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Molecular clouds in a Milky Way progenitor at z = 1

Published online by Cambridge University Press:  04 June 2020

Miroslava Dessauges-Zavadsky
Affiliation:
Observatoire de Genève, Université de Genève, Versoix, Switzerland email: miroslava.dessauges@unige.ch
Johan Richard
Affiliation:
Université Lyon, Université Lyon1, ENS de Lyon, CNRS, Centre de Recherche Astrophysique de Lyon UMR5574, Saint-Genis-Laval, France
Françoise Combes
Affiliation:
LERMA, Observatoire de Paris, PSL Research Université, CNRS, Sorbonne Université, UPMC Paris, France Collège de France, Paris, France
Daniel Schaerer
Affiliation:
Observatoire de Genève, Université de Genève, Versoix, Switzerland email: miroslava.dessauges@unige.ch CNRS, IRAP, Toulouse, France
Wiphu Rujopakarn
Affiliation:
Department of Physics, Faculty of Science, Chulalongkorn University, Bangkok, Thailand National Astronomical Research Institute of Thailand (Public Organization), Chiang Mai, Thailand Kavli Institute for the Physics and Mathematics of the Universe (WPI), The University of Tokyo Institutes for Advanced Study, University of Tokyo, Kashiwa, Japan
Lucio Mayer
Affiliation:
Center for Theoretical Astrophysics and Cosmology, Institute for Computational Science, University of Zurich, Zurich, Switzerland Physik-Institut, University of Zurich, Zurich, Switzerland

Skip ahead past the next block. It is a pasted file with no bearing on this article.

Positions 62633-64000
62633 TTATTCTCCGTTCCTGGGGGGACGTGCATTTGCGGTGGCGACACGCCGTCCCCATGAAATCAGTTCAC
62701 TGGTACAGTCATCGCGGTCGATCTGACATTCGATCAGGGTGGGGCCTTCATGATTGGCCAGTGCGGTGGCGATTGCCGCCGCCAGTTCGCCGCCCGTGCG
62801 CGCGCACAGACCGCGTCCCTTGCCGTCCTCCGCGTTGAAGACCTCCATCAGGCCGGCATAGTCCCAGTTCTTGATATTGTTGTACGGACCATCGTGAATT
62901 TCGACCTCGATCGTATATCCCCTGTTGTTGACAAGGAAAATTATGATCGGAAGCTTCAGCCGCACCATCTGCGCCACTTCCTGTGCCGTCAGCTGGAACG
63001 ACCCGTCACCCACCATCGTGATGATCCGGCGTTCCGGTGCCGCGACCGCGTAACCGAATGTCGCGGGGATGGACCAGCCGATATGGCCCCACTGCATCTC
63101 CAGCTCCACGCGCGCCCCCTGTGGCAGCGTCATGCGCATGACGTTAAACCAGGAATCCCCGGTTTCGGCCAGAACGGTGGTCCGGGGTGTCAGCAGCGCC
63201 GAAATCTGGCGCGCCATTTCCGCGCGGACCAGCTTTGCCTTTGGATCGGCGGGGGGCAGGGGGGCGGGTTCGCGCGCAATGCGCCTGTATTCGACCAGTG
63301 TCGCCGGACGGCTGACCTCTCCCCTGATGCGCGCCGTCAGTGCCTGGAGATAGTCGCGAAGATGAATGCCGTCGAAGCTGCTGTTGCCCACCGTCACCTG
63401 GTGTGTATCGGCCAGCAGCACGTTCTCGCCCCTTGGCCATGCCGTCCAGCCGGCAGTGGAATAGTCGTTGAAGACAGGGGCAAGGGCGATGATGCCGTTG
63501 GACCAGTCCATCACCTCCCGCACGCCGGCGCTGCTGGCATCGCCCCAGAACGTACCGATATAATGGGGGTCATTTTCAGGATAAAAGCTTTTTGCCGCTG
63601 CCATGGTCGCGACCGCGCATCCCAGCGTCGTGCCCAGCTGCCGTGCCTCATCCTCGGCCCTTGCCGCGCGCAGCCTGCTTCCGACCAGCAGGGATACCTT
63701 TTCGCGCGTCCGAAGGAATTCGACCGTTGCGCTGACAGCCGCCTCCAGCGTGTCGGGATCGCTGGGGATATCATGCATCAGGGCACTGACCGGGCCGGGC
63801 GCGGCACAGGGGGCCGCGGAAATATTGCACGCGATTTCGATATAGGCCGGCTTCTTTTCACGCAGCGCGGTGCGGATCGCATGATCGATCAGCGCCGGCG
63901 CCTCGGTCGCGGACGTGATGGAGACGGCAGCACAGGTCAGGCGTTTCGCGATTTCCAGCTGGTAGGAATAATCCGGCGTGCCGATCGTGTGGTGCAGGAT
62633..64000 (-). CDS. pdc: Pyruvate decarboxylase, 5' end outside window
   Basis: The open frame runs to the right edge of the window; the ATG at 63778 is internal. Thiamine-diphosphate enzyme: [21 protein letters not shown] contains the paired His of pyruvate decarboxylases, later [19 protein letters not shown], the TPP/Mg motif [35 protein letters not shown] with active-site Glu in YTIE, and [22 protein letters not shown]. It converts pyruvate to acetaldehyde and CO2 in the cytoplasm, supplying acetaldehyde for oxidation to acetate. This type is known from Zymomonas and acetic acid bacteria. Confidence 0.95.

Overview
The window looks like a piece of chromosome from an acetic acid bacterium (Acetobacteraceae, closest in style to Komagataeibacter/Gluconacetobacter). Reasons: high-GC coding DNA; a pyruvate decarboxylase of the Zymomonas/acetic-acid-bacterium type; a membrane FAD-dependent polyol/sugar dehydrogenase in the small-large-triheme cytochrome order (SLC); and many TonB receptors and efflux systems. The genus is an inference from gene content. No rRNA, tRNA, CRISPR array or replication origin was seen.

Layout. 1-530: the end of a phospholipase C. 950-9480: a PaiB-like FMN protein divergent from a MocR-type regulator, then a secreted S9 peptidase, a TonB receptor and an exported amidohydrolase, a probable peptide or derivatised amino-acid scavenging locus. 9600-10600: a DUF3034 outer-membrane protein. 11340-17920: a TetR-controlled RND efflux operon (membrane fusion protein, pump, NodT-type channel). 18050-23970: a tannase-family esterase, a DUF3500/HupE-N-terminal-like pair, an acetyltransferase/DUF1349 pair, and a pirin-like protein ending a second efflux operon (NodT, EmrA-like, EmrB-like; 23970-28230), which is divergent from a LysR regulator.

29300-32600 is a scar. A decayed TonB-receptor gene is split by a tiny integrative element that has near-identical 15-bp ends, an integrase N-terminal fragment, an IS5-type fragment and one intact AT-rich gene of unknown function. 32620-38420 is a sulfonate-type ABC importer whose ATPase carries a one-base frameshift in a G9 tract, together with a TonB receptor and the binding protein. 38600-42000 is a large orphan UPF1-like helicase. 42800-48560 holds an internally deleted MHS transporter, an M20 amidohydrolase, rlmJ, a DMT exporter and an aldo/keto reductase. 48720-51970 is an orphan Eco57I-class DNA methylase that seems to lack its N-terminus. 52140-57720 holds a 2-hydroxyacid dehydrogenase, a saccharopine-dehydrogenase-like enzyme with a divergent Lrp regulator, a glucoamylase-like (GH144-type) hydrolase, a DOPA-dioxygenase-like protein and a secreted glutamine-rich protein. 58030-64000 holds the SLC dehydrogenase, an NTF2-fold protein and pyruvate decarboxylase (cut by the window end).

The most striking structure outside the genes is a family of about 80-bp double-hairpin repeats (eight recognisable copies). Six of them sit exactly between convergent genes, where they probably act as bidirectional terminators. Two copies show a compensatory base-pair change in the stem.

Corresponding

Abstract

Thanks to the remarkable ALMA capabilities and the unique configuration of the Cosmic Snake galaxy behind a massive galaxy cluster, we could resolve molecular clouds down to 30 pc linear physical scales in a typical Milky Way progenitor at z = 1.036, through CO(4–3) observations performed at the ∼ 0.2″ angular resolution. We identified 17 individual giant molecular clouds. These high-redshift molecular clouds are clearly different from their local analogues, with 10–100 times higher masses, densities, and internal turbulence. They are offset from the Larson scaling relations. We argue that the molecular cloud physical properties are dependent on the ambient interstellar conditions particular to the host galaxy. We find these high-redshift clouds in virial equilibrium, and derive, for the first time, the CO-to-H2 conversion factor from the kinematics of independent molecular clouds at z = 1. The measured large clouds gas masses demonstrate the existence of parent gas clouds with masses high enough to allow the in-situ formation of similarly massive stellar clumps seen in the Cosmic Snake galaxy in comparable numbers. Our results support the formation of molecular clouds by fragmentation of turbulent galactic gas disks, which then become the stellar clumps observed in distant galaxies.

Type
Contributed Papers
Copyright
© International Astronomical Union 2020

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